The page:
Yesterday, I paid a visit to the Tshwane Leadership and Management Academy (TLMA) in Pretoria West where the City runs a long-established apprenticeship and artisan training programme with an annual intake of 120 students. The programme is fully accredited and offers various artisan trades, namely electrical, vehicle mechanic (diesel and petrol), welding, fitting and turning, boiler making and plumbing.
Part of my visit was to monitor the progress being made in the work to expand the training capacity for plumbing and water-related skills.
The City has identified an urgent need to increase plumbing skills training in order for the City to have a pool of skilled labour that can be used to address the challenge of water losses caused by water leaks due to aged infrastructure.
The City has invested about R18 million to upgrade and capacitate the plumbing workshop. Upon full operation, the new plumbing workshop will allow for a trebling of the training capacity from an annual intake of 15 plumbing apprentices to 45. Other benefits include the introduction of water services practitioner qualifications, the opportunity to train and upskill existing City employees and providing training in new water conservation technologies.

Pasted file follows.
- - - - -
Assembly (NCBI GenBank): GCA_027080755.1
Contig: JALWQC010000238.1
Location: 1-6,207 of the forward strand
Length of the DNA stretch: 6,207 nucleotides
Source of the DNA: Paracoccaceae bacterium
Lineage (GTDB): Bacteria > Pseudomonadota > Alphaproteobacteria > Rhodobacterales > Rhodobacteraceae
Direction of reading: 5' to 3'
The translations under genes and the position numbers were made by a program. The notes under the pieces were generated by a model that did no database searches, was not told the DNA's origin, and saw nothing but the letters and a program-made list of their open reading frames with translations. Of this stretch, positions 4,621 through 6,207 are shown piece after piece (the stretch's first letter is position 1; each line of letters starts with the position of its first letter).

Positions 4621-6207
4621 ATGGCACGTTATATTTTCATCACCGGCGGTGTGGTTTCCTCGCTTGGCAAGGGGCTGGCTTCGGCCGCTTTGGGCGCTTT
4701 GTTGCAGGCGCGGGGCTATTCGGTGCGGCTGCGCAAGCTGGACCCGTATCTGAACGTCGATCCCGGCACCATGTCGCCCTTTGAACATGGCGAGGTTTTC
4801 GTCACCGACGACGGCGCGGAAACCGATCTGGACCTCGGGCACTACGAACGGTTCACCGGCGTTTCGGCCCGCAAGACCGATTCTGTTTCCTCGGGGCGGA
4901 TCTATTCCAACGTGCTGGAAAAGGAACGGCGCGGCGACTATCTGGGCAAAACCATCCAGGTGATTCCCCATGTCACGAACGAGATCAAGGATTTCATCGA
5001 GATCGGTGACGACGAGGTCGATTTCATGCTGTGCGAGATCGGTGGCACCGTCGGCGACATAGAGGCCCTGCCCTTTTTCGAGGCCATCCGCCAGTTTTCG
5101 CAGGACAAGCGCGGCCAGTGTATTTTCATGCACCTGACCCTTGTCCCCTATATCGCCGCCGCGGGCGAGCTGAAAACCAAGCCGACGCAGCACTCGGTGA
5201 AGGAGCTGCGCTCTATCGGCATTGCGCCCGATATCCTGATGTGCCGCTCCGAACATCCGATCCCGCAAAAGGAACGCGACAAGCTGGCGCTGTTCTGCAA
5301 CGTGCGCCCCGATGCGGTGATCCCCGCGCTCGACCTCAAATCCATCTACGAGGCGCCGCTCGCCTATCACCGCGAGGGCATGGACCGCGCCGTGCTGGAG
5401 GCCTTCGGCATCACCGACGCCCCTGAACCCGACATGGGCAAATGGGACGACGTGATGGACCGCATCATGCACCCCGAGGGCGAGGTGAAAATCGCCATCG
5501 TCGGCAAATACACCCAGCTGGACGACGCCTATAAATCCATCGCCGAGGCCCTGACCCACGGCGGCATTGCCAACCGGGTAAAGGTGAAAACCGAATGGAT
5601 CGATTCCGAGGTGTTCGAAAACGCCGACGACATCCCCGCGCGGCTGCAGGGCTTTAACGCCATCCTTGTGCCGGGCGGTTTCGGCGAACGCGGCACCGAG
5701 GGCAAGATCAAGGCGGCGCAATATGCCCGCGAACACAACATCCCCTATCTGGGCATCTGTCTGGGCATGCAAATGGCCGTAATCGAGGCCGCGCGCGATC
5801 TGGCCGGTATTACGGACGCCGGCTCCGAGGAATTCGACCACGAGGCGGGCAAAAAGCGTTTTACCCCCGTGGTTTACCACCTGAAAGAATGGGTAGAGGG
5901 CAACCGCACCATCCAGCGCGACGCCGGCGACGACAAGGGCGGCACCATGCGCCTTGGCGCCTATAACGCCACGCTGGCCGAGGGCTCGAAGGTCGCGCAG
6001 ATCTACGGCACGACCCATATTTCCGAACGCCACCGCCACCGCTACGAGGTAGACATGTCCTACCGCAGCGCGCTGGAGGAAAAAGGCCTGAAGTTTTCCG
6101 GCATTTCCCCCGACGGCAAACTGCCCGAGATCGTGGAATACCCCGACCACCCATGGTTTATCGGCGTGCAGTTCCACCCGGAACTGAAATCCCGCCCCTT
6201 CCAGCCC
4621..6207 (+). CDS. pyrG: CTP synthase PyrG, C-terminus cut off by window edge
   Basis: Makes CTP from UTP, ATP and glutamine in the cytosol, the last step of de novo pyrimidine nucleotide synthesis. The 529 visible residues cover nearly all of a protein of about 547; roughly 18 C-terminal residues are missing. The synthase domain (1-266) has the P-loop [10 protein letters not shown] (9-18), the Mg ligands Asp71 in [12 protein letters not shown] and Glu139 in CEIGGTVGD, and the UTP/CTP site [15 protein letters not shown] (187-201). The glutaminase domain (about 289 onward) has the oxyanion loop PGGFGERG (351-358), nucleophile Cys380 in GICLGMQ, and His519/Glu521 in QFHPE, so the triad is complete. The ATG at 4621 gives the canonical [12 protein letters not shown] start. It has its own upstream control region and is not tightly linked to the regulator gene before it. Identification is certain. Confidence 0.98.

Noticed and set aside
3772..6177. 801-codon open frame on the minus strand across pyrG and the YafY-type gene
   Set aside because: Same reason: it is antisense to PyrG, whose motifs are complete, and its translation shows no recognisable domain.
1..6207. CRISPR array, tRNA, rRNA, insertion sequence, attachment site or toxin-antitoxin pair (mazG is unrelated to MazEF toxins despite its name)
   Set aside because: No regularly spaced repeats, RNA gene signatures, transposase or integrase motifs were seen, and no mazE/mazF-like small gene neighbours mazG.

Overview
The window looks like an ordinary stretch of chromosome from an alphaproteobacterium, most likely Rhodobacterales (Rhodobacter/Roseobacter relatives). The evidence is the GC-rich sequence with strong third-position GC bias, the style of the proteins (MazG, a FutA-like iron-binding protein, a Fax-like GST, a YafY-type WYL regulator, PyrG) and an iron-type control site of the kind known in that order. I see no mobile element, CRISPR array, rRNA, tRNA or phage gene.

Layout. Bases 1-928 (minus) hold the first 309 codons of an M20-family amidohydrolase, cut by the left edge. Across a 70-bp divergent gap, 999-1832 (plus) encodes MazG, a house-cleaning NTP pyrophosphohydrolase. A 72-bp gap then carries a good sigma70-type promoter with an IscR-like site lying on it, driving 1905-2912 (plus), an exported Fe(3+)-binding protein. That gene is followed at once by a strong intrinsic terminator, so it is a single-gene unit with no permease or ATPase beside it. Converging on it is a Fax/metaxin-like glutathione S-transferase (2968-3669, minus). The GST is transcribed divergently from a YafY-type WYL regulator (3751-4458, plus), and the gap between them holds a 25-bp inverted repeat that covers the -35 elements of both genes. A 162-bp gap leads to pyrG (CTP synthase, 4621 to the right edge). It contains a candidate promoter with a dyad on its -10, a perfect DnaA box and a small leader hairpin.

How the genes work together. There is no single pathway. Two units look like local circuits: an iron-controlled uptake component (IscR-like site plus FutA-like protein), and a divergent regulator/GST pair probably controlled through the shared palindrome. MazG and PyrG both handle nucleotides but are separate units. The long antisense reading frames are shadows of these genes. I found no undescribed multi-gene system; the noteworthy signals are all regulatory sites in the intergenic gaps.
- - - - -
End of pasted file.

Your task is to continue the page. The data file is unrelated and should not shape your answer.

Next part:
I want to thank MMCs Kingsley Wakelin and Dikeledi Selowa who accompanied me during the oversight visit. TLMA is doing good work and I would like to encourage the entire team to continue with their efforts to upskill Tshwane’s workforce.
Developing artisan skills is critical, especially during this time when our country is battling constant load-shedding and water supply outages. Undoubtedly, we need more trained plumbers and electricians to help us address this crisis.
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